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  1. Naglaa / September 10, 2021 at 08:17

    all these is based on a Wrong conclusions about the marked benefits from the vaccine in relation to no risk from taking it for these group of young adults.
    But looking to recent data from Israel which was first in reaching high level of vaccination will show you:
    First: the vaccine now is almost not preventing any transmission of infection, and this is why they are taking 3rd shot and may be 4th soon
    Second: the vaccine also did not prevent hospitalization for those doubly vaccinated
    So till now it could protect only decrease chances of severe illness (which is valid only on a personal level) not society level.
    And only it is a matter of little time and Canada statistics will get the same result with vaccine losing its effects.
    Third: most of the serious side effects of the vaccine happen in young population who has very little risk if they get can check in recent researches.
    So the problem is not legal, it is mainly from adapting false believes that is not updated by the data around us. And if we now have delta variant who knows what variant we will have after a month.
    From my personal view these mass vaccinations will help the development of more resistant and serious variants exactly as what happens with the massive use of antibiotics.
    The vaccine only help if we will reach herd immunity which is impossible with rapidly changing virus and with other people in the world not getting mass vaccination in the same time before other variants appear.

    • Frances Sharom / September 21, 2021 at 09:49

      Israel is not Canada. The following link is to an article that carries out age stratification analysis on real covid data from Alberta. It clearly shows the protection offered by the vaccines to both transmission and severe illness/death in all age-groups. Rubella does not kill significant numbers of children in Canada, but most jurisdictions insist on vaccination because it protects others in society, i.e. pregnant women and their fetuses. The covid vaccine is no different.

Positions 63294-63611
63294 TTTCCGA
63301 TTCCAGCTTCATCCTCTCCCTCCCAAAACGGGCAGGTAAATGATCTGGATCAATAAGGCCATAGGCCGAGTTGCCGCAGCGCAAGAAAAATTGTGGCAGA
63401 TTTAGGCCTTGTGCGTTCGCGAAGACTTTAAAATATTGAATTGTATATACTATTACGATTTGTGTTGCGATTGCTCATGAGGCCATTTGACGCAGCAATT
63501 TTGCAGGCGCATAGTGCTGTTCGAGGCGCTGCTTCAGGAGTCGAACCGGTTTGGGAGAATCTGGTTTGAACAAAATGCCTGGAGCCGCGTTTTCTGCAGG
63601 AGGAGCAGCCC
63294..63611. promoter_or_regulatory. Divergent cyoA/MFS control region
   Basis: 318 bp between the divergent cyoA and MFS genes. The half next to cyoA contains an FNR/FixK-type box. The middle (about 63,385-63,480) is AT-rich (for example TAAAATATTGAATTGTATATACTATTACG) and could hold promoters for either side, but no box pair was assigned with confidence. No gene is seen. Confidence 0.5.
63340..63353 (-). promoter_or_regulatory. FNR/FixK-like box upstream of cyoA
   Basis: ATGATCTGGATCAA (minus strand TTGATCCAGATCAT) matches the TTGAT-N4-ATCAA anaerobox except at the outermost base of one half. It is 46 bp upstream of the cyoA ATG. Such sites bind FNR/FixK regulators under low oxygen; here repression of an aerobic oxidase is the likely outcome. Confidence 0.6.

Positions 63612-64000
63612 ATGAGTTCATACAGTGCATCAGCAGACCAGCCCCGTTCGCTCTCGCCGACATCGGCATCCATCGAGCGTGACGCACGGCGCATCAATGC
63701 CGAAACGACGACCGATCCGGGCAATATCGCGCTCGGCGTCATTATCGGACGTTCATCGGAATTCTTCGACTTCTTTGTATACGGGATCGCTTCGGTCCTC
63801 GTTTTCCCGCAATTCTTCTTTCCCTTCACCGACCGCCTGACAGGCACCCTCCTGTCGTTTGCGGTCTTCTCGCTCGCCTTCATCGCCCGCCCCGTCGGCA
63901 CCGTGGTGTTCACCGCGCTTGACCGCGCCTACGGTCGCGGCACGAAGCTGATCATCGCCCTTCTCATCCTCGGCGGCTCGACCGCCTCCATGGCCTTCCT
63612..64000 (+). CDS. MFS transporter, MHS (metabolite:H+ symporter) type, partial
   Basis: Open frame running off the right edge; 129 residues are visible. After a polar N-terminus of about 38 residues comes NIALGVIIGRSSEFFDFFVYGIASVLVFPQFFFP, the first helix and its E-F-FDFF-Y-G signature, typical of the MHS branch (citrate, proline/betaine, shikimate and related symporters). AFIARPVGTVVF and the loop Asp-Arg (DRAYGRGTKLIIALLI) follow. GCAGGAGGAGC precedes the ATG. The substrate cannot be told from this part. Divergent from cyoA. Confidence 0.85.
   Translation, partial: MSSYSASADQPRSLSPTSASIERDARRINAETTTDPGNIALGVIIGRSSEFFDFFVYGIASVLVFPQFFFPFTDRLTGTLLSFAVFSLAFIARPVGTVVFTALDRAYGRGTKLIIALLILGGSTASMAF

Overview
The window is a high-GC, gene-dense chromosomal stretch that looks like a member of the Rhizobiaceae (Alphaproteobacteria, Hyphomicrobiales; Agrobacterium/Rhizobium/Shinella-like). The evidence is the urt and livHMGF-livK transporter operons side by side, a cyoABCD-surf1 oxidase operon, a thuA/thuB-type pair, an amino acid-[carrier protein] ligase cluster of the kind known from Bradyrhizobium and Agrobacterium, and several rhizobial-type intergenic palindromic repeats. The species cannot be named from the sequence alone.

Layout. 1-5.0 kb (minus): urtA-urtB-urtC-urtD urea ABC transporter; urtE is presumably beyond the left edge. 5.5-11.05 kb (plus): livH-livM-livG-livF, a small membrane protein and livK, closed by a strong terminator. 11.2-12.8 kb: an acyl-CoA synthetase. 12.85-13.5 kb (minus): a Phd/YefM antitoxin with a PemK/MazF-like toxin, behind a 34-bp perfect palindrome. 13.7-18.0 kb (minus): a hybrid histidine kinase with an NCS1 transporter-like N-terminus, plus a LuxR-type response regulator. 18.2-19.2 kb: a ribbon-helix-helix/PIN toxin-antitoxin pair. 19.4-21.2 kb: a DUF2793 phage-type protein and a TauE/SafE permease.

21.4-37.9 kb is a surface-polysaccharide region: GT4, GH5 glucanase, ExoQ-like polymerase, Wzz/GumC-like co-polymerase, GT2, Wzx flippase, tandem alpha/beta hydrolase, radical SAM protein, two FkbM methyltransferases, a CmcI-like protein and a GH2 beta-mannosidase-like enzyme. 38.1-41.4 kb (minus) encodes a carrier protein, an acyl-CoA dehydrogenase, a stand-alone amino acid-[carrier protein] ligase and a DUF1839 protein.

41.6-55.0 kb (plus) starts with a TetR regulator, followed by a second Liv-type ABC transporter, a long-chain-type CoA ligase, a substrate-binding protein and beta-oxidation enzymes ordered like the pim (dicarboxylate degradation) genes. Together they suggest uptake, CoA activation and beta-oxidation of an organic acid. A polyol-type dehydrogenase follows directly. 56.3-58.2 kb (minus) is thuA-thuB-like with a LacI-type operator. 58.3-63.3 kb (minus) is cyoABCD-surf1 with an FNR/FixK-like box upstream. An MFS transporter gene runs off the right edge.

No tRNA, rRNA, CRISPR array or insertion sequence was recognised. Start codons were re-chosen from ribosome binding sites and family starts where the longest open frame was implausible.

2. Jamboo / September 12, 2021 at 18:00

    Regardless of its actual legality, it is hopefully obvious to anyone with a conscience that even though the vaccines appear to be highly effective and very safe, it is *immoral* to strongarm someone into being injected with something they don’t want to be injected with, especially when it cannot be shown that there is a major benefit to the community.

    There is no reason for a vaccine mandate on campuses. According to an Imperial College London study, the COVID infection fatality rate is about 1.15% over all age groups, but it is 0.23% for those who are not elderly (i.e., the overwhelming majority of people on campus). That means that it is only about twice as deadly as influenza for almost everyone who is on a college campus. Individuals in this age range also generally have approximately a 2-4% hospitalization rate. The vaccines are about 90% effective at preventing serious illness and death, so you can divide those percentages by 10 to get the post-vaccination hospitalization and fatality rates.

    So the vaccinated on campus are already highly protected (~3 in 1000 chance of hospitalization and ~2 in 10000 chance of death for a typical vaccinated individual on campus). The unvaccinated have chosen to take their chances with the virus rather than get vaccinated, and that’s their business. Their body; their choice. In any case, their getting vaccinated would provide little benefit to others who are already vaccinated: the delta variant is so contagious that the vaccinated can also contract and spread it.